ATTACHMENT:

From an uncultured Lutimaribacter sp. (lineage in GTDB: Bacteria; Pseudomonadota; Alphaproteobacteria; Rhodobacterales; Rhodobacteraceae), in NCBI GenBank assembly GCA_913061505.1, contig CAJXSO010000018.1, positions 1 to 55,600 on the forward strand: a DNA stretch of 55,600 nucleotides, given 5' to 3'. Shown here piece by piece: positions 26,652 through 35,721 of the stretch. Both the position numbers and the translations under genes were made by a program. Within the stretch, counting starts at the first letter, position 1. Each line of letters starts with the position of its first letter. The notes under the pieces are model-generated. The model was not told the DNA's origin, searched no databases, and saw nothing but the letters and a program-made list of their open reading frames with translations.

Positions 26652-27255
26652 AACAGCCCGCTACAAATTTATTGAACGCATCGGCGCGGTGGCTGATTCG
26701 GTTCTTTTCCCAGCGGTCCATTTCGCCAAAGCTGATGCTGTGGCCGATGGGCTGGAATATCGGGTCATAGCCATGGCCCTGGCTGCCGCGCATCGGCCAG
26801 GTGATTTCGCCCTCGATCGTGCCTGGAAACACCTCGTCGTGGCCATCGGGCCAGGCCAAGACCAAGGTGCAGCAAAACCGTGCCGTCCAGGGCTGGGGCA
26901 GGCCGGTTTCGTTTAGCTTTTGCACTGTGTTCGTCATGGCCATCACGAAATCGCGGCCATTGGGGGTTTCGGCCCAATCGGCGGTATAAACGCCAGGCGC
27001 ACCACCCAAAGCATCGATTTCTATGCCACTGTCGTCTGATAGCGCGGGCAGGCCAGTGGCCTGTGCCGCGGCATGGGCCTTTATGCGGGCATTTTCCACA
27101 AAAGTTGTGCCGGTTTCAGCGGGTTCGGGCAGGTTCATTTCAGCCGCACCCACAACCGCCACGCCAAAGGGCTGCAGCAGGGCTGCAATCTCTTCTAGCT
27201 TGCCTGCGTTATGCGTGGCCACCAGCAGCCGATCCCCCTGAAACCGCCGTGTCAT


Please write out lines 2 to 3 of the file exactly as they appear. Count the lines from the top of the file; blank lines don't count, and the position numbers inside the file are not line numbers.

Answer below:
Positions 26652-27255
26652 AACAGCCCGCTACAAATTTATTGAACGCATCGGCGCGGTGGCTGATTCG